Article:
Biological
15-17
<5
Palomino
Triangle
Biological
15-17
<5
Palomino
Triangle
Combined
17-22
<5
Palomino
Triangle
Combined
16-22
<5
Palomino
Triangle
Oxidative
17-22
<5
P.X.
Triangle
Oxidative
15-22
>212
Moscatel
Triangle + Chiclana + Chipiona
Oxidative
15-22
>160
Blend
Triangle
Blend
15-22
5-45
Blend
Triangle
Blend
15,5-22
45-115
Blend
Triangle
Blend
15-22
5-115
Blend
Triangle
Blend
15,5-22
115-140

The introductory material on types of sherry must contain a diagram with their production scheme (traditions must be followed). We did not include blended sherries there, as for dry and natural sherries — the diagram looks the following way.

Production stages of non-blended sherries

Below are all known to us sherry types — official and not.

Dry sherries:

  • Fino is a dry biologically-aged sherry;
  • Manzanilla is a dry sherry aged biologically in Sanlúcar de Barrameda;
  • Oloroso is a dry oxidatively-aged sherry;
  • Amontillado is a dry sherry which has undergone long biological ageing and then full-length oxidative ageing;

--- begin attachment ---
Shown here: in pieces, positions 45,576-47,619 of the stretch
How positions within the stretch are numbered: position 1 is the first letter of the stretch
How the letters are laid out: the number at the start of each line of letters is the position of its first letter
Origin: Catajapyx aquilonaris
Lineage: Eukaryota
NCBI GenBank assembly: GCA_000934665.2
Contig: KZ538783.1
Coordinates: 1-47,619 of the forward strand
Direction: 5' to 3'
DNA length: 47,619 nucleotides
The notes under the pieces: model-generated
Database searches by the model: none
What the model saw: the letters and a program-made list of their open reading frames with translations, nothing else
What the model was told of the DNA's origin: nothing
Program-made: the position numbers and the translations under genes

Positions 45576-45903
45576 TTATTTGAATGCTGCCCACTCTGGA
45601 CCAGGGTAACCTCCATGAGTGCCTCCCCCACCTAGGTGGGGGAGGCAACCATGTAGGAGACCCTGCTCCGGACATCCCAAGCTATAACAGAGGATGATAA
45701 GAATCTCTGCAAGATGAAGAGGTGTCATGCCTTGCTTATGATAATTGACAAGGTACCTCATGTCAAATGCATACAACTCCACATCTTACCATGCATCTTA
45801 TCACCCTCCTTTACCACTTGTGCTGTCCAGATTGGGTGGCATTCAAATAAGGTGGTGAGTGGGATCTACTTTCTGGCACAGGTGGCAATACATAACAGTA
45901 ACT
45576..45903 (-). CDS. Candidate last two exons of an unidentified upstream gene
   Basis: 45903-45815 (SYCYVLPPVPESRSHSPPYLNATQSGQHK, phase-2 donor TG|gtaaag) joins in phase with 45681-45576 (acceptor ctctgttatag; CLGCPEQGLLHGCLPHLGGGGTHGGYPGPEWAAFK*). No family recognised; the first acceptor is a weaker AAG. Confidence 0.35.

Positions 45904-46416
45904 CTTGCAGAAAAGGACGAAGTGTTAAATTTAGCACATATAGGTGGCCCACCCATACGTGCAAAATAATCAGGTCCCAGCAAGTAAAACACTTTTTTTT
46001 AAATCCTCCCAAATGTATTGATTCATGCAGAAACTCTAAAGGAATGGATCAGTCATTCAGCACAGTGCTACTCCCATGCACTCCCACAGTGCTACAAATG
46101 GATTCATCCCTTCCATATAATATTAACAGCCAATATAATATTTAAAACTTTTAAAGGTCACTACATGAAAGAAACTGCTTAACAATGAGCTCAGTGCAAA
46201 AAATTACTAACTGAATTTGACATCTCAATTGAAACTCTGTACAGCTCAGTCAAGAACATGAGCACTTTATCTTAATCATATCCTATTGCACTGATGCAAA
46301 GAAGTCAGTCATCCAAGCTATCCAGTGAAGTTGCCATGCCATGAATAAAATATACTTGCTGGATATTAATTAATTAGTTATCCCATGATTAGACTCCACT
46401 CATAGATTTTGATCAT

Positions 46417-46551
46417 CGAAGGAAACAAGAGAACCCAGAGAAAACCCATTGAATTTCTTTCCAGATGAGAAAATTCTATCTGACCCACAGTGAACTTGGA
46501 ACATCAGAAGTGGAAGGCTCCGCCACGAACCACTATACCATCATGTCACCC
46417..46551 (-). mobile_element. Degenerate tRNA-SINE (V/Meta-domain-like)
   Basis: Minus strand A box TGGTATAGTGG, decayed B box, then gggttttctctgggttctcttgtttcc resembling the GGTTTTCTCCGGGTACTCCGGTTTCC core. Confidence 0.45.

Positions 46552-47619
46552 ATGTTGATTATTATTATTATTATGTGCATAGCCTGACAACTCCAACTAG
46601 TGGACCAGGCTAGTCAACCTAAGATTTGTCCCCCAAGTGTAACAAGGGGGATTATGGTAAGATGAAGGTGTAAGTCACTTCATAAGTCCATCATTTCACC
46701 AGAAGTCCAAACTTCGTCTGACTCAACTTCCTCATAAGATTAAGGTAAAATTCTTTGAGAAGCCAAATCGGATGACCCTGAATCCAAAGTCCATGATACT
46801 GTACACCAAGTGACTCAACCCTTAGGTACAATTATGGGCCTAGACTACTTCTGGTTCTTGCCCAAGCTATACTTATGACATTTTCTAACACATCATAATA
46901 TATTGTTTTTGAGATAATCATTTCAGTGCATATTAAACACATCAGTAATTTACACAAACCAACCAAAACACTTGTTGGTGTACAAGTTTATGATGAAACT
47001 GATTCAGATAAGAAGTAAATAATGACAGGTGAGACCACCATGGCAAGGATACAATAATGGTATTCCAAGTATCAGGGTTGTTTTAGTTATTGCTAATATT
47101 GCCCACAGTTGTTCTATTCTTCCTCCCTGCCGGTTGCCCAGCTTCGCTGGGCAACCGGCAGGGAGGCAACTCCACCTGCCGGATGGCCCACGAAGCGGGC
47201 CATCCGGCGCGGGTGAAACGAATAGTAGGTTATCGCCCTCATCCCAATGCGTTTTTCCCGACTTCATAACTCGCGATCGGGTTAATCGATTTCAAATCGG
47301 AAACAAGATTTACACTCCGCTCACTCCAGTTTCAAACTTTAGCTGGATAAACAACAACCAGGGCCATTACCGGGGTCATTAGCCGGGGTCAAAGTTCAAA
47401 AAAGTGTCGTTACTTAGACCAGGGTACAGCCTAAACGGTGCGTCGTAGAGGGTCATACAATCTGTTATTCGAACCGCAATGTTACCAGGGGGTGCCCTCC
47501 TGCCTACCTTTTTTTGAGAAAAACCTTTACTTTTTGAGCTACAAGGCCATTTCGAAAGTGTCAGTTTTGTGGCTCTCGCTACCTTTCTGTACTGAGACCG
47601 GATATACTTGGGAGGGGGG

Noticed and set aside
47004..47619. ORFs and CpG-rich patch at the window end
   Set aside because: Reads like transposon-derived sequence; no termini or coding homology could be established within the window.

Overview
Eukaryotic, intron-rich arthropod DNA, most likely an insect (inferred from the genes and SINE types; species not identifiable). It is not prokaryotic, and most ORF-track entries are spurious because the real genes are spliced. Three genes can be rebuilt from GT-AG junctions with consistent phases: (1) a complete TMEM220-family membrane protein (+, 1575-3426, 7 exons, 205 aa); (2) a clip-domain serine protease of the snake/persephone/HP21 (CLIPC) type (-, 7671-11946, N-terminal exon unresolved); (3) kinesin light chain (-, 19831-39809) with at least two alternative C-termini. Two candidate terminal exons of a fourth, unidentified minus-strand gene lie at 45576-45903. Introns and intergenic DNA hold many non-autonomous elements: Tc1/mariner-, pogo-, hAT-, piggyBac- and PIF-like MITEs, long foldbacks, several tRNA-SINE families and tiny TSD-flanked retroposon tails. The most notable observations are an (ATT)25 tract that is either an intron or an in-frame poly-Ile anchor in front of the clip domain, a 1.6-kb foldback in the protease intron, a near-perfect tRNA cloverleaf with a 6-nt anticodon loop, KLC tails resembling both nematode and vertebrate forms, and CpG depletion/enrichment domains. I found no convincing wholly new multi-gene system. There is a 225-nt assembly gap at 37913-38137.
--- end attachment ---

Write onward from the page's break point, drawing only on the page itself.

• Palo Cortado is a dry sherry, which has undergone a short-term biological ageing followed by a full-scale oxidative ageing.

Natural sweet sherries:

  • Pedro Ximénez is a natural sweet sherry produced from raisined grapes of Pedro Ximénez variety and oxidatively aged;
  • Moscatel is a natural sweet sherry produced from very ripe or raisined grapes of Moscatel variety and oxidatively aged in the towns of the Zone of Ageing and Maturing, Chipiona and Chiclana de la Frontera.

Blended Sherries:

  • Dry is a slightly sweet wine, pale yellow or golden in color, 15-22° alcohol, and 5-45-g/l sugar content. In fact, Dry is a slightly sweetened (with concentrated must, for example) Fino. In some markets Dry is released under such names as Pale or Pale Dry;